At 30,000 feet above the ground, chaos ensued inside American Airlines Flight 280; flying in December of 2014 from South Korea to Dallas. When the Boeing 777 dropped suddenly over Japan, passengers panicked and pulled out their cell phones to record the drama.
Marc Stanley said, “All of the sudden there was just this big drop and food and plates and service and materials, my iPhone; just everything flying all over the place.”
Some screamed and others prayed as the plane rocked. Wine splashed on the overhead bins, food and trash spilled into the aisles. The plane made an emergency landing in Tokyo; five people were taken to the hospital.
If the passengers and crew hadn’t been wearing their seatbelts, it could’ve been much worse.
According to the FAA, each year approximately 58 people in the United States are injured by turbulence while not wearing their seat belts.
Between 1980 and 2008, the FAA recorded three fatalities; finding that two of the three were not wearing seat belts even though the seat belt light was illuminated.
In 2013, a Singapore Airline Flight from Singapore to London hit terrible turbulence just as flight attendants were serving breakfast. Immediately, the fasten seat belt sign was turned on.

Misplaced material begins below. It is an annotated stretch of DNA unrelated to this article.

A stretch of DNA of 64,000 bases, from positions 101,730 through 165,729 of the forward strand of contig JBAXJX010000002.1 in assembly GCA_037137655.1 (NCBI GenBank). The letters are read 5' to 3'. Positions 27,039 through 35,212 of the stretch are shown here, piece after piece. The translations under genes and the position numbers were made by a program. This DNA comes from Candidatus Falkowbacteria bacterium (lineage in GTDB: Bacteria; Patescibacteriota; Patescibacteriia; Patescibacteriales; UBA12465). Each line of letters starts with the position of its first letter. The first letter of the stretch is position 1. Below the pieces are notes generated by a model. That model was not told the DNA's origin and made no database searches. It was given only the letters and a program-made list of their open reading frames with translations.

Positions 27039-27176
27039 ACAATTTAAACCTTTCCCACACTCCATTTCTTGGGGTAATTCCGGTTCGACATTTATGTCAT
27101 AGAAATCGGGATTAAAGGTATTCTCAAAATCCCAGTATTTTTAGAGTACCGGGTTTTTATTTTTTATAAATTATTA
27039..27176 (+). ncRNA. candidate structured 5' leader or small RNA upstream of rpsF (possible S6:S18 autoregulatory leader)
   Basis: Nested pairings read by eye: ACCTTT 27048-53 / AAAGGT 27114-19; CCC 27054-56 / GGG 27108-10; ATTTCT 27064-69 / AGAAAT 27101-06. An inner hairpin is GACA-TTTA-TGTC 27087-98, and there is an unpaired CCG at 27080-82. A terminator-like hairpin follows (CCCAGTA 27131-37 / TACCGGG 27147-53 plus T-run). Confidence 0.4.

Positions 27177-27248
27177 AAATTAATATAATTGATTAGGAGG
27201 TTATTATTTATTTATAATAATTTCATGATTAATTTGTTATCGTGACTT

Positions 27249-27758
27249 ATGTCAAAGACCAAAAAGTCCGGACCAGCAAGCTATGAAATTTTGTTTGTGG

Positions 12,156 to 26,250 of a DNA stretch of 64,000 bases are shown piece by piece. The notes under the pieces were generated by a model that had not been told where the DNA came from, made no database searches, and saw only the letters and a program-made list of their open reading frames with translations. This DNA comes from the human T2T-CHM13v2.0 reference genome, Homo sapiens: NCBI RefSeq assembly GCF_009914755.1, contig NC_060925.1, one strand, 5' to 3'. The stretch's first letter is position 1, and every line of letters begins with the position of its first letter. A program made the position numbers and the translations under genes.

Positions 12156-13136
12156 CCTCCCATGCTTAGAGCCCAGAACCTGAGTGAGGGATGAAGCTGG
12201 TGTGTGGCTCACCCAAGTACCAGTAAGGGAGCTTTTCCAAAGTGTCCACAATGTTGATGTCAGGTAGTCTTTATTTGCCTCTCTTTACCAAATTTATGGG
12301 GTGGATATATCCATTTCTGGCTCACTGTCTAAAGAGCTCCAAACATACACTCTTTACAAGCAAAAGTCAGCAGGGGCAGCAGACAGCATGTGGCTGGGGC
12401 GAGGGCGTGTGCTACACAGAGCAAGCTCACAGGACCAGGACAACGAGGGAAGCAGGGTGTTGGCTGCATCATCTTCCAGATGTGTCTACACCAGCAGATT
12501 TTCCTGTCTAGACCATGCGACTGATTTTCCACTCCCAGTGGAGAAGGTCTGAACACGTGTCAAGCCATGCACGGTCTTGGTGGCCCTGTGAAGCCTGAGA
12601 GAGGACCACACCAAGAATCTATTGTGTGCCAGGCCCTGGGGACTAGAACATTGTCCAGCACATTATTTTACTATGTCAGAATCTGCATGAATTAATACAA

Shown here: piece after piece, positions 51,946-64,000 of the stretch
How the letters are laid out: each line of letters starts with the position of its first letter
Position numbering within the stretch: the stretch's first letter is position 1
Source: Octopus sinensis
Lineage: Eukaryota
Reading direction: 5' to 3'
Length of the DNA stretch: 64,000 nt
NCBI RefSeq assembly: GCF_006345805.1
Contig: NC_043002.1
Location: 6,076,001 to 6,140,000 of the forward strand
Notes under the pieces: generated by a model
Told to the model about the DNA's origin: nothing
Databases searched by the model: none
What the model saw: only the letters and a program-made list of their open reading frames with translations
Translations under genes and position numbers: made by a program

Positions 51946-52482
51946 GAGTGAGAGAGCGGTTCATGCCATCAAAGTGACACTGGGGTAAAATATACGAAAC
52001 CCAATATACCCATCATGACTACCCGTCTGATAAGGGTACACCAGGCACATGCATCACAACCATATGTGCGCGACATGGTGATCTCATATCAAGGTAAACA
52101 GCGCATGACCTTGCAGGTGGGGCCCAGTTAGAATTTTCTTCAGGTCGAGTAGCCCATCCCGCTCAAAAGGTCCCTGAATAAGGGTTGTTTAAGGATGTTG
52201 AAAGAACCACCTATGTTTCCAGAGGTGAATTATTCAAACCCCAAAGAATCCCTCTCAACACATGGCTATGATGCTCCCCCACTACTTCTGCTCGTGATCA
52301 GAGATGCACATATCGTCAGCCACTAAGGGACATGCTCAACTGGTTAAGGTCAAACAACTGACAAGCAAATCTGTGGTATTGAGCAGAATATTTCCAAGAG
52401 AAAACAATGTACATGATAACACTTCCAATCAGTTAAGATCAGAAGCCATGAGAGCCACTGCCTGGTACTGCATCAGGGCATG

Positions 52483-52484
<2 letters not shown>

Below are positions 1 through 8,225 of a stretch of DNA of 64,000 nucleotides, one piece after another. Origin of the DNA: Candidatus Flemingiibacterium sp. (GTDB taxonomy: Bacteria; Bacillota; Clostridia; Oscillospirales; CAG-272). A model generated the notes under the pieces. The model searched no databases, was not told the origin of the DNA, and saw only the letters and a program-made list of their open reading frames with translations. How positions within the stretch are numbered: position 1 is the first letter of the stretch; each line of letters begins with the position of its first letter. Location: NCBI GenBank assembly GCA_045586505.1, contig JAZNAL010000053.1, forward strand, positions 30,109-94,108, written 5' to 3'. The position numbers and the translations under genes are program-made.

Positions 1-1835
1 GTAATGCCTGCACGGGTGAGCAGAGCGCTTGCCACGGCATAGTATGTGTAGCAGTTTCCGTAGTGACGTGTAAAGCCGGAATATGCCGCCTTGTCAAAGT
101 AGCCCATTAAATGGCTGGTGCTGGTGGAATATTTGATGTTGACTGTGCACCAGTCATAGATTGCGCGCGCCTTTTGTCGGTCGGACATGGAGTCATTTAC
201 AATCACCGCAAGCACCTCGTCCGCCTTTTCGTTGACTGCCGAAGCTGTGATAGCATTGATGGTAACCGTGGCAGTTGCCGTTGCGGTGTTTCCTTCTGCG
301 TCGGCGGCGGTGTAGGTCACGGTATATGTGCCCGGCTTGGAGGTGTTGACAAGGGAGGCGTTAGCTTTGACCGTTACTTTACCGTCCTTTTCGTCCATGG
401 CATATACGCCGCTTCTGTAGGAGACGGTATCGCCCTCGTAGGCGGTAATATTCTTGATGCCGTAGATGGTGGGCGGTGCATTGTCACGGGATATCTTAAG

The plane reportedly dropped 65 feet, injuring 11 passengers and one crew member.
Food flew, coffee hit the ceiling, and one passenger told reporters anything that wasn’t tied down hit the ceiling as the plane dropped. Alan Cross said, “Suddenly it felt like we were in an elevator and somebody had cut the cable.”
When Asiana Flight 214 crash landed in San Francisco in July of 2013, two passengers were ejected from the plane. It was later discovered they were not wearing their seat belts.
Both died, though one of them, 16-year-old Ye Meng Yuan, actually survived the crash only to be run over by an emergency vehicle responding to the scene. Justin Green, the family’s lawyer, said, “The tire of the truck rolled right over her head.”
The NTSB found that had the two passengers who were thrown from the plane been wearing their seat belts, they likely would have remained inside the plane, and survived.
Seat belts may help passengers survive, but in some cases they can trap them in their seats.
On Wednesday, a Transasia Airways plane crashed into the river shortly after takeoff in Taipei.
With the cabin already chest deep in water, rescue crews found passengers tangled in their seat belts, hanging upside down. One 72-year-old man said he helped save four lives by undoing seat belts. He says they would’ve been dead if hadn’t moved quickly.